Gadhafi Slams Reports of Exit to Niger

Posted September 8th, 2011 at 6:15 am (UTC-5)
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A Syrian television station has aired an audio message purportedly from ousted Libyan leader Moammar Gadhafi, who slammed reports that he had fled Libya in a convoy to neighboring Niger.

In the comments broadcast Thursday on Al-Rai TV, Mr. Gadhafi called the reports “lies” designed to destroy morale and insisted he is still in Libya. He said his supporters will defeat NATO and are ready to fight transitional authority forces in the capital, Tripoli.

The National Transitional Council has sent envoys to Niger in an effort to prevent Mr. Gadhafi and his entourage from escaping justice by fleeing across the border. Mr. Gadhafi's whereabouts are not known, and Niger's government has confirmed the former strongman is not in the country.

Officials in Niger say they are acting in consultation with the NTC and that recent movements of Libyan convoys across the border have been much smaller than reported.

Meanwhile, U.N. Secretary-General Ban Ki-moon said Thursday the transition process in Libya cannot move backwards, and the United Nations will continue to help the Libyan people reach their aspirations of human rights and democracy.

The U.S. Ambassador the United Nations, Susan Rice, said Wednesday the Security Council expects a briefing in the coming days from the U.N.'s special representative for post-conflict planning in Libya.

Rice said a draft resolution will then be crafted based on the report, showing the Council's “support and approval” for steps the U.N. plans to take to put its personnel to work in Libya. She said those actions would be consistent with requests from the NTC, and that the Council will also review the sanctions currently in place against Libya in light of recent developments.

In Washington, the State Department said U.S. officials have urged North African countries to tighten border controls, arrest fleeing Gadhafi government officials and impound funds they may be carrying. Spokeswoman Victoria Nuland acknowledged that news reports about large convoys crossing Libya's southwest frontier were “overblown.”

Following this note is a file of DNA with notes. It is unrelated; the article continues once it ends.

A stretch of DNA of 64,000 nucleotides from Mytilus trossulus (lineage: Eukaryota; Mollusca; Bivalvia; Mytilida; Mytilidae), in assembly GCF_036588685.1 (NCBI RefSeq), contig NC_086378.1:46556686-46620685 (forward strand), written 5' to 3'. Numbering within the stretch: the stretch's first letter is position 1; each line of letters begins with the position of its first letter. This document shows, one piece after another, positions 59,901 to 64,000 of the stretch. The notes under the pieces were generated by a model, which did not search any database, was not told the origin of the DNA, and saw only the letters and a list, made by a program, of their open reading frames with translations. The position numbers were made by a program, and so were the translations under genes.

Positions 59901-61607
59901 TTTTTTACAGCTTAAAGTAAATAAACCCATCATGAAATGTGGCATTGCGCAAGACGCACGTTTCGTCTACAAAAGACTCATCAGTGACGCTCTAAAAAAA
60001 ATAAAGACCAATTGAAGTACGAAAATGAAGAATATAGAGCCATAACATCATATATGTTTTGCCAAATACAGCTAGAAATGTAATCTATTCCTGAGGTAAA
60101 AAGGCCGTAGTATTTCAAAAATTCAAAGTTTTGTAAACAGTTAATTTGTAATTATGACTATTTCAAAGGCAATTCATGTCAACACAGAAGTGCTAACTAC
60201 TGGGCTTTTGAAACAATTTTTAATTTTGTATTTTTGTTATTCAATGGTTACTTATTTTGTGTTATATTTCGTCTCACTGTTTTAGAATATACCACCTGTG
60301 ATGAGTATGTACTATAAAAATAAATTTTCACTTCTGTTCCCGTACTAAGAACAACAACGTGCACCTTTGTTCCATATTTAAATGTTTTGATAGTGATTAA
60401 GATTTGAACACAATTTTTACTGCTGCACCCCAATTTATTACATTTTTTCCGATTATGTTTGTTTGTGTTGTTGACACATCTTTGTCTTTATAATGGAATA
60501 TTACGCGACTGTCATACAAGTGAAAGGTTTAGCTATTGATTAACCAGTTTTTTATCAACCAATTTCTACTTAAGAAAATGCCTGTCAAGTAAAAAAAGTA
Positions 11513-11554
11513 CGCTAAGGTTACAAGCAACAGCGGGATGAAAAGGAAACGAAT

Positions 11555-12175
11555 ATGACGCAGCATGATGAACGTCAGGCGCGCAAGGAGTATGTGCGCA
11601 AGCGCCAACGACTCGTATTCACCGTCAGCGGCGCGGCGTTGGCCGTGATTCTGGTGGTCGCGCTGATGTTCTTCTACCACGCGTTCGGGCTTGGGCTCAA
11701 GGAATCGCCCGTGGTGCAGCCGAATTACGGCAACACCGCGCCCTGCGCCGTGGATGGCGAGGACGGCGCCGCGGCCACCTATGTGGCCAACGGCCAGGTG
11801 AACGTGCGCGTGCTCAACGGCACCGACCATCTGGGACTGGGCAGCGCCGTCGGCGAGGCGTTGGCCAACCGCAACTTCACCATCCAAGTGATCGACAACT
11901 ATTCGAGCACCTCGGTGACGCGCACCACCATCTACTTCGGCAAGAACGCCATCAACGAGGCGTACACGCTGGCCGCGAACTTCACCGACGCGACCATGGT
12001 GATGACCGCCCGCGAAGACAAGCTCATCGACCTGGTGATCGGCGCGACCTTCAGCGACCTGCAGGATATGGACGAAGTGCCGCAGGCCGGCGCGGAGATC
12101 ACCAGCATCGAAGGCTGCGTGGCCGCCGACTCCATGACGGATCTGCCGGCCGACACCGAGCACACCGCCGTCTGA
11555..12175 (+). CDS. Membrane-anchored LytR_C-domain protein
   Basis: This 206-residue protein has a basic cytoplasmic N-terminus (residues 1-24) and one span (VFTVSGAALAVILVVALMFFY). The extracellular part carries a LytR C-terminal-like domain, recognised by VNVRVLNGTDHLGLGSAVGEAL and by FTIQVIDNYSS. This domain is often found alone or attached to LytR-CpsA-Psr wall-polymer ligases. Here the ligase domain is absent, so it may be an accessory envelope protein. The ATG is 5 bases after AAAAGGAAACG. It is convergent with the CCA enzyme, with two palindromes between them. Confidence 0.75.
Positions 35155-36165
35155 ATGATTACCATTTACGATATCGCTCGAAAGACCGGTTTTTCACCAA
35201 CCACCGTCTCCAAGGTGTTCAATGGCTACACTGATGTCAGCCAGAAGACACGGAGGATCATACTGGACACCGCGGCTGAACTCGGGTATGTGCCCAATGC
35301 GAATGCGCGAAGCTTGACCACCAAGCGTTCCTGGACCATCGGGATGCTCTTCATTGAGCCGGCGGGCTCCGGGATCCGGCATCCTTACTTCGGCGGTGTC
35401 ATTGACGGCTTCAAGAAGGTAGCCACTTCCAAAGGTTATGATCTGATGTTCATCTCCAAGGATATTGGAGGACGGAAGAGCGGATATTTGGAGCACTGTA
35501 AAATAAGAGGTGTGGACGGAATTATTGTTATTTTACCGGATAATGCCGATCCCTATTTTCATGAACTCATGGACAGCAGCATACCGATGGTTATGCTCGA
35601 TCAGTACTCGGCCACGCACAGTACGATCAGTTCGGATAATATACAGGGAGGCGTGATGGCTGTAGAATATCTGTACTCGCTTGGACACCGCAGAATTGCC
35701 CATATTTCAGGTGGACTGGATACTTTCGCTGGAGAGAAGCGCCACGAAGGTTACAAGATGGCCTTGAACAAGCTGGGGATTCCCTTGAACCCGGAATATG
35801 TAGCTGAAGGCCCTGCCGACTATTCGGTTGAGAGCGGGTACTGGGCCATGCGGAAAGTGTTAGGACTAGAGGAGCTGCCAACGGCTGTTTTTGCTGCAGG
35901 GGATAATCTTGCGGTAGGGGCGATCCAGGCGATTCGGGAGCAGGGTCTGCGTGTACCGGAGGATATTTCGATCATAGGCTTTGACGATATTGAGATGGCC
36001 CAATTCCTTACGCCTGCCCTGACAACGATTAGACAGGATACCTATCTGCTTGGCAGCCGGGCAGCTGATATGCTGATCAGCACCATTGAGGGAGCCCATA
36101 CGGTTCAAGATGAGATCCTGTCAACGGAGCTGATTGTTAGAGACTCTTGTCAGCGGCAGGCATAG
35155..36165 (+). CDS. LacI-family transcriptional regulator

Niger Justice Minister Marou Amadou said Wednesday a total of 18 people – including five Niger citizens – in four vehicles had entered the country from Libya in recent days. He said there was no convoy of 200 vehicles, as had been reported by some media.

Other Niger officials confirmed that senior members of Mr. Gadhafi's government – led by his own security chief, Mansour Dhao – had crossed the border together with Tuareg fighters from Niger who had joined the former leader's forces.

NATO said Thursday its warplanes bombed five armored vehicles near Mr. Gadhafi's hometown, Sirte, as well as 18 surface-to-air missile systems around the town of Waddan about 300 kilometers to the south.

In the desert outpost of Bani Walid, negotiators from Libya's National Transitional Council say they are committed to avoiding bloodshed where they are pressing tribal elders tied to Mr. Gadhafi's former rule to surrender.

Town elders and NTC representatives met Tuesday for talks at a mosque on the town's outskirts, but the elders were later confronted by angry citizens, including Gadhafi supporters, who fired into the air and sent them fleeing.